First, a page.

Medical Transcription Training

Medical transcriptionists are vital members of healthcare teams, responsible for converting voice memos from physicians into written records. With the increasing demand for healthcare services due to a growing patient population and aging demographics, the need for transcription services is expected to rise.  Additionally, many people choose Medical Transcription for a job because oftentimes they can work from home.

Online Training Programs

Search Medical Transcription Programs

Get information on Medical Transcription programs by entering your zip code and request enrollment information.

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How Much Does it Cost?

Generally, most programs will cost between $1,000-$5,000 for four semesters of training.  The Penn Foster classes above cost about $1000. These costs include textbooks and special study materials.

The cost of becoming a medical transcriptionist depends on the type of education you pursue.  A few schools may even offer a financial aid program in which they will pay for your tuition if you qualify for aid.


How Long is Transcription Training?

Becoming a medical transcriptionist can take anywhere from six months to two years, depending on your background and the program you choose, but most programs can be completed in just a few months.

  • Certificate programs take 8-12 months.
  • Associate degree programs take two years.
  • The Penn Foster online program below can be completed in as little 8 months.

The advantage to online classes is that you can dictate the time it takes.  Students can fast track their studies and complete everything in 8 months or opt for a 12 month pace.

Search Medical Transcription Programs

Get information on Medical Transcription programs by entering your zip code and request enrollment information.

Sponsored Listings


What Should You Look for in a Training Program?
At a minimum any legit course should cover most of the following topics to varying degrees:

  • Overview – learn about the history and evolution of medical transcription as a profession, as well as the necessary skills and aptitudes for success. Types of work medical transcriptionists produce, potential work settings, and future prospects in the field.
  • Allied Health – how does medical transcribing fit into the overall field of healthcare?
  • Tools – use the hardware and software commonly used by medical transcriptionists. Practice using software like Express Scribe to listen to real medical dictation audio files, while simultaneously navigating the controls on your keyboard for starting, pausing, and rewinding the audio.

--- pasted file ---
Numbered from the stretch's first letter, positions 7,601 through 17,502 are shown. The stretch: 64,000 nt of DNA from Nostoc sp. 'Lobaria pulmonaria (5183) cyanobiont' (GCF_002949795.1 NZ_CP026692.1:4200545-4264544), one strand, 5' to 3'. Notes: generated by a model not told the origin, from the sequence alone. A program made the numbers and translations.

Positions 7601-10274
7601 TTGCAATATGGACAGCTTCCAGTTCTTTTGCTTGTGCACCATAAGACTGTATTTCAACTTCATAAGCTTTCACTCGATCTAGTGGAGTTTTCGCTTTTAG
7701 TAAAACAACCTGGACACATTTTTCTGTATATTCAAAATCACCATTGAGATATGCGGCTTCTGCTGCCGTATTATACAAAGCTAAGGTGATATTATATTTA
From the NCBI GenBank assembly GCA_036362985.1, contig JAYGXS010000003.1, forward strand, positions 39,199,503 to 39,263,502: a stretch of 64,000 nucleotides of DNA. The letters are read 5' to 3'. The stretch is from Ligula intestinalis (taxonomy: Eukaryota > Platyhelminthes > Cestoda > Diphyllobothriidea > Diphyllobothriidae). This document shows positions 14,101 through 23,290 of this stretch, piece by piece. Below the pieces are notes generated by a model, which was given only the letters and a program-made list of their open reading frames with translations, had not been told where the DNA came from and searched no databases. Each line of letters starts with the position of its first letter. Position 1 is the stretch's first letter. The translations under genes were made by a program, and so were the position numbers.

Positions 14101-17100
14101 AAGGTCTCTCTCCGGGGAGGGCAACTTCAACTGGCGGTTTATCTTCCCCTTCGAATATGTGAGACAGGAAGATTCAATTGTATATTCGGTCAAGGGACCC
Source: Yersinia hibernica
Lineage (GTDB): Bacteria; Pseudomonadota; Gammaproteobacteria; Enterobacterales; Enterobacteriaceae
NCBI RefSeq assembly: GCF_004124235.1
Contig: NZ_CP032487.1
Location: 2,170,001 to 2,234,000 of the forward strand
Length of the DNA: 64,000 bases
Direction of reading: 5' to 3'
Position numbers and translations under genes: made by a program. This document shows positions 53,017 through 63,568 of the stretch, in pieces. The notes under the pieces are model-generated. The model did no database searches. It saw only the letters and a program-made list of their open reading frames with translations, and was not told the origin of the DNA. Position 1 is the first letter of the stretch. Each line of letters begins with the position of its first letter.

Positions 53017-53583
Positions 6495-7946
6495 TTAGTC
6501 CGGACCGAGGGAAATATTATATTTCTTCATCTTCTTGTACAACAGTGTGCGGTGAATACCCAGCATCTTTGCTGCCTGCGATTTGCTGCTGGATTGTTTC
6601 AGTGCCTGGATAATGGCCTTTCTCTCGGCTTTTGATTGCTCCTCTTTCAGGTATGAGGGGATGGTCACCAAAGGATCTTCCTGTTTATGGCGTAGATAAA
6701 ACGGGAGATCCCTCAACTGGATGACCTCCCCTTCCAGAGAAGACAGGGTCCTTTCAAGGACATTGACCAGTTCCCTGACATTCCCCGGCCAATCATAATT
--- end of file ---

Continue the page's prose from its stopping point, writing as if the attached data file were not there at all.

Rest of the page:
• Medical Records – review the nine most commonly used report types in hospitals and clinics, including medical letters. Learn about handling pathology reports, as well as effectively dealing with numbers and measurements. Then practice these letters and reports
  • Listening  – how to actively listen effectively.
  • Voice Recognition & Interpretation – understand the limitations of voice recognition systems in replacing human transcriptionists due to challenges like homonyms, synonyms, and antonyms. Learn techniques such as phonetics, vowel sounds, and contextual clues to decipher unclear recordings.


What Do You Study?

The courses that you take in your program will vary depending on the curriculum, but here is a list of some common courses:

  • Introduction to Medical Terminology
  • Medical Coding and Billing Systems
  • Clinical Documentation Improvement (CDI) Principles and Practices
  • Ethics and Legal Aspects of Medical Transcription
  • Medical terminology
  • Anatomy
  • Physiology

Some employers may also require that you take a course in basic computer science or keyboarding.


Certification can boost your career, but it is not required. However, in today’s competitive job market, certification can help you stand out and earn more money.

How Can You Get Certified?

The courses above will prepare your either of The Association for Healthcare Documentation Integrity  certificates:

  • The Certified Healthcare Documentation Specialist (CHDS) for transcriptionists with RHDS certification and 2 years of experience.
  • The Registered Healthcare Documentation Specialist (RHDS) for newbies.

Registered and certified medical transcriptionists must have a minimum level of education and pass an exam to become registered or certified. Continuing education is also required to keep your license.


How Much Money Can You Make?

The answer to this question depends on a few factors: what kind of work you’re doing, how many hours per week or month you want to work, and where in the country you live.

According to The U.S Bureau of Labor Statistics, you can make anywhere from $15 to $50 per hour or around $30,100 per year as a medical transcriptionist.

If you decide to freelance as a medical transcriptionist, you could earn more than if you were working for an agency because there are no overhead costs involved with hiring freelancers directly rather than through an agency.